That’s why Inside Out works. There’s also some outstanding voice work – especially from Amy Poehler and Phyllis Smith – some gorgeous animation, and another brilliant score by Michael Giacchino (who just always seems to create his best work when associated with Pixar), but those are really by-products of Pete Docter nailing that scale and tone. By remaining small-scale throughout, by remaining openly emotional throughout, and by remaining honest and upfront about the subject that it is handling throughout (because it would have been so easy to put in some kind of antagonistic force in order dilute the emotional potency), he and the entire team at Pixar have created one truly mesmerising piece of cinema.
This is the kind of film that puts most grown-up dramas about emotional wellbeing to shame, this is the kind of film that proves what animation is capable of, this is either the best or the second-best film that I have seen all year. Inside Out is not optional. This is mandatory viewing. Go and see this movie right the hell now.
by Callum Petch (Twitter: @CallumPetch)
This year, DreamWorks Animation celebrates its 20th anniversary. To mark the occasion, Callum Petch is going through their entire animated canon, one film a week for the next 30 weeks, and giving them a full on retrospective treatment. Prior entries can be found here, should you desire.
05] Shrek (18th May 2001)
Budget: $60 million
Rotten Tomatoes Score: 88%
What can I say about Shrek that hasn’t already been said and that won’t just dissolve into hyperbole? See, everybody knows Shrek. Everybody knows the impact that it had on Western Feature-Length Animation for almost a full decade, everybody knows just how much to the forefront it brought stunt casting to the medium, everybody knows how it signalled the switch to an all CG format for these films, everybody knows the lyrics to “All Star” by Smash Mouth. Shrek is one of those films that everybody knows, and that makes it rather difficult for me to talk about. I don’t want to just sit here and regurgitate facts at you, but I don’t want to resort to hyperbole and overstate the film’s importance like, let’s face it, it is very easy to do. So, instead, I am going to have to go the dull route this time and explain the joke, explain why Shrek works and why it was seen as a major breath of fresh air at the time. I know, that means I have to turn into That Guy, but a nice bit of perspective is good every once in a while. Plus, it may be able to help contextualise why the next two DreamWorks films didn’t do so well and why everybody, including the company itself, would spend the following decade making shallow rip-offs of the winning formula.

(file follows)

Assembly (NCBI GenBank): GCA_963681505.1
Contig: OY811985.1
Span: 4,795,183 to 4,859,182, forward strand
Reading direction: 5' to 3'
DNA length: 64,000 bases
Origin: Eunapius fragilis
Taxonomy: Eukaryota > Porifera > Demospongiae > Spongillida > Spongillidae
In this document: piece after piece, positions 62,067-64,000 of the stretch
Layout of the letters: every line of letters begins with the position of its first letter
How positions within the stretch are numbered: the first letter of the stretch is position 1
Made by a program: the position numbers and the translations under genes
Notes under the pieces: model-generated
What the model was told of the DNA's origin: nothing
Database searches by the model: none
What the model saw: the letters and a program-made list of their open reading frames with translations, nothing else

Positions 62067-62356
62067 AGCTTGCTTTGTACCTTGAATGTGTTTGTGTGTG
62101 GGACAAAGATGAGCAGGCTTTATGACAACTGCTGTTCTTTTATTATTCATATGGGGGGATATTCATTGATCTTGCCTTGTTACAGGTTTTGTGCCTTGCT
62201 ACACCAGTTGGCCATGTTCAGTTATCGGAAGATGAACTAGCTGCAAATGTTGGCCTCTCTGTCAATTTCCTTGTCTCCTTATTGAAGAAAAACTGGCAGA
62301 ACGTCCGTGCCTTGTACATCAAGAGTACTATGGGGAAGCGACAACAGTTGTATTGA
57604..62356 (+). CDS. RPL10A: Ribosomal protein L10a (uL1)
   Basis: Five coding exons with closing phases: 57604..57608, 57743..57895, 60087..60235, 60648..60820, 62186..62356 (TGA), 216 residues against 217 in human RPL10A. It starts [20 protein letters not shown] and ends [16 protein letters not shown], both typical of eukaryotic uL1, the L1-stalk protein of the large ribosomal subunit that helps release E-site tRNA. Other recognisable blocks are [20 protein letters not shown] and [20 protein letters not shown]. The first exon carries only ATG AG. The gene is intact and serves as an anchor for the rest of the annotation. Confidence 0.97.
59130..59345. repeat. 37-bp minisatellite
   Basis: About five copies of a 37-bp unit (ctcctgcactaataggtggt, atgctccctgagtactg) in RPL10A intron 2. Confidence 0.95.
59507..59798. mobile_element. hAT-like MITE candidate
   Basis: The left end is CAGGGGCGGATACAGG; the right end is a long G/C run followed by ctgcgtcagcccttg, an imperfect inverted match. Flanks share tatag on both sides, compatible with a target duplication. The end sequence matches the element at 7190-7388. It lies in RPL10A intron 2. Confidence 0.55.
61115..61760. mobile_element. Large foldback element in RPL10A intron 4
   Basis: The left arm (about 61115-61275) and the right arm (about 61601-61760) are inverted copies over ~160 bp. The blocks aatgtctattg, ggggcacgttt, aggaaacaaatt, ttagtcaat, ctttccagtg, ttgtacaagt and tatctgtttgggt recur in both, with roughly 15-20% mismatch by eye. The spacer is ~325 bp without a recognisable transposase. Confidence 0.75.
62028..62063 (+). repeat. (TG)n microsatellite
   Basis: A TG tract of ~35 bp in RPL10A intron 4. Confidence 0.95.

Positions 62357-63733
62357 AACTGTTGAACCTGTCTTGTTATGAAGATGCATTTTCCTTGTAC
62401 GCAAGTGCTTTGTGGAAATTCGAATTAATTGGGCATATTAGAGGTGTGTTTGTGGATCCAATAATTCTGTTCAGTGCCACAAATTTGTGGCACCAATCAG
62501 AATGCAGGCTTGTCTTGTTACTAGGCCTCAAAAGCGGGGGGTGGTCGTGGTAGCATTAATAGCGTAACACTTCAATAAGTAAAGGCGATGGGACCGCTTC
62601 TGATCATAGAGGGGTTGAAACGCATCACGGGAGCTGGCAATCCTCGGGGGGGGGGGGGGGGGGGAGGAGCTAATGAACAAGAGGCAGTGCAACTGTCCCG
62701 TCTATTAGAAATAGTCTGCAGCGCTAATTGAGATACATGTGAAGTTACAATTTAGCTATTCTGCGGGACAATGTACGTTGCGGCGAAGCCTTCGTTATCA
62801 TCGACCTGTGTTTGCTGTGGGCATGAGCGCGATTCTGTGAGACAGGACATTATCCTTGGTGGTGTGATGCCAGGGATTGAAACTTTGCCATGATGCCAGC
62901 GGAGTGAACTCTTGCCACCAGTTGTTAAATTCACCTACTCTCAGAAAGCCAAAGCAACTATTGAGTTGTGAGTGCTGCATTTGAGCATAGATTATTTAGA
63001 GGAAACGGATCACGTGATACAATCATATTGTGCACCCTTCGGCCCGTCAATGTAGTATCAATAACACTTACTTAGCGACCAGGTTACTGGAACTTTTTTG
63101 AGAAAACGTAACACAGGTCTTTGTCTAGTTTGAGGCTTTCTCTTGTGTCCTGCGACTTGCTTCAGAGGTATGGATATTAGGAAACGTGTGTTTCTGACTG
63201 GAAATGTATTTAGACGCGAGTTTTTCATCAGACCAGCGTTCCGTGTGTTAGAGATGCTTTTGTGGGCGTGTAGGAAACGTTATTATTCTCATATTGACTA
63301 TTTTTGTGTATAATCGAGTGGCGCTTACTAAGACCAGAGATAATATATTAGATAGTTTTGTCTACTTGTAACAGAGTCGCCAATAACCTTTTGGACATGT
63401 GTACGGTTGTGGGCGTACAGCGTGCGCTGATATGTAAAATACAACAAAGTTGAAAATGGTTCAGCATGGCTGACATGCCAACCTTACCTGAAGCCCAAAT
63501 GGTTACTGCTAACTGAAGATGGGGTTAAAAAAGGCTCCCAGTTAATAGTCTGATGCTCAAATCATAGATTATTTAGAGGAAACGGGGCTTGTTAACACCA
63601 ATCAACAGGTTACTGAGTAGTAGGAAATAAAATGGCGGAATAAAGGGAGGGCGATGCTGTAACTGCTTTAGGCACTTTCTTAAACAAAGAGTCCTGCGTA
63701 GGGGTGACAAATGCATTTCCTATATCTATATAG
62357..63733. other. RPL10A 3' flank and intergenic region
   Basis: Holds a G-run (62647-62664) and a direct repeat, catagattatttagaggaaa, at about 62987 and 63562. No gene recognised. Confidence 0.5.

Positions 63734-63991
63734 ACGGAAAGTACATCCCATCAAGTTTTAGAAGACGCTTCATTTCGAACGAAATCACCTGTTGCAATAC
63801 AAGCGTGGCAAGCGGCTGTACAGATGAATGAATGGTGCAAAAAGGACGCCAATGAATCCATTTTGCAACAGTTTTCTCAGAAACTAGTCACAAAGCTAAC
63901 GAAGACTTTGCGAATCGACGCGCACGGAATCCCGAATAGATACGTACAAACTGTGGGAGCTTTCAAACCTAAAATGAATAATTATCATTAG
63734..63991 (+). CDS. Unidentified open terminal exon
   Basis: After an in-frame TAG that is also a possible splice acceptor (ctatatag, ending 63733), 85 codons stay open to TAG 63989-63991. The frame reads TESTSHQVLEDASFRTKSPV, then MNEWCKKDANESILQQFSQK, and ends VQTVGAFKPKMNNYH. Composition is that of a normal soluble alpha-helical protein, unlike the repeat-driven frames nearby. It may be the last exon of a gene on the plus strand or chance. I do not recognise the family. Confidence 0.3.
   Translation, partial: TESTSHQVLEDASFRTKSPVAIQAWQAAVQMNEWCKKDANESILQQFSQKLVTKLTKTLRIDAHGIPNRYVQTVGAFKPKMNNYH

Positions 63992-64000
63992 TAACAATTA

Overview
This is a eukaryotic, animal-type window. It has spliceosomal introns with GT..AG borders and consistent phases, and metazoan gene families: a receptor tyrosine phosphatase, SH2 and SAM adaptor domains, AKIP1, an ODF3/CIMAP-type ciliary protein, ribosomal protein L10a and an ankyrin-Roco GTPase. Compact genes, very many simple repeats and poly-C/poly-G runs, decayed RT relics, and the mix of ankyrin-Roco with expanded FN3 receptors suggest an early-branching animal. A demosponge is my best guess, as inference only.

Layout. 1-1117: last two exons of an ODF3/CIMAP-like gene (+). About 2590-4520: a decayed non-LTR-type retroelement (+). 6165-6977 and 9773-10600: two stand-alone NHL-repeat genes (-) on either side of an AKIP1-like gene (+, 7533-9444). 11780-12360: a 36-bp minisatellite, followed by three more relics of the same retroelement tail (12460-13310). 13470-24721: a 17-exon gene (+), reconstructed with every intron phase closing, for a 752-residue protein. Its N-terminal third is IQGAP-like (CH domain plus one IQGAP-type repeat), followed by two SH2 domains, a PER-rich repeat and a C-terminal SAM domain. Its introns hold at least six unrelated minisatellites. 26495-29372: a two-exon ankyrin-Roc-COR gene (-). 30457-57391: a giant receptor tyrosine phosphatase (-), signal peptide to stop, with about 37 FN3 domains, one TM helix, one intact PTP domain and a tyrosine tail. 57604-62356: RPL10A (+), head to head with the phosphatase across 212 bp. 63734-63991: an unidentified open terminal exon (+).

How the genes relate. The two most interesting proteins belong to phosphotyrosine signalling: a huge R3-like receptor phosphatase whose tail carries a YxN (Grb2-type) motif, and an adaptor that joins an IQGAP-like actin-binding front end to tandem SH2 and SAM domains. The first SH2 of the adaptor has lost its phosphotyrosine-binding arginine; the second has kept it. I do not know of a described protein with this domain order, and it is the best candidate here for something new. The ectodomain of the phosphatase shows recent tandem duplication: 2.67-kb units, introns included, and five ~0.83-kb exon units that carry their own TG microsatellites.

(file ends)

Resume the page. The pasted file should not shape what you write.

First, however, a clarification, Shrek is not the saviour of Western Feature-Length Animation. 1999 may have been a dreadful year for animation, as we already discussed, and 2000 honestly wasn’t much better, but 2001 was not too bad, most likely down to the relative lack of releases. Yes, there were bombs, most notoriously the live-action/animation hybrid Osmosis Jones and the photo-realistic CG spectacle known as Final Fantasy: The Spirits Within, but there were several unqualified successes. Recess: School’s Out quadrupled its budget thanks to the large popularity of the show at the time, Atlantis: The Lost Empire significantly underperformed but still managed to turn an OK profit, Richard Linklater’s experimental Waking Life somehow managed to take $2.5 million, Monsters, Inc. became one of the year’s highest grossing films, and Jimmy Neutron: Boy Genius was so successful that Nickelodeon were able to spin a full-fledged franchise out of the thing. Shrek was not an anomaly, is what I’m getting at.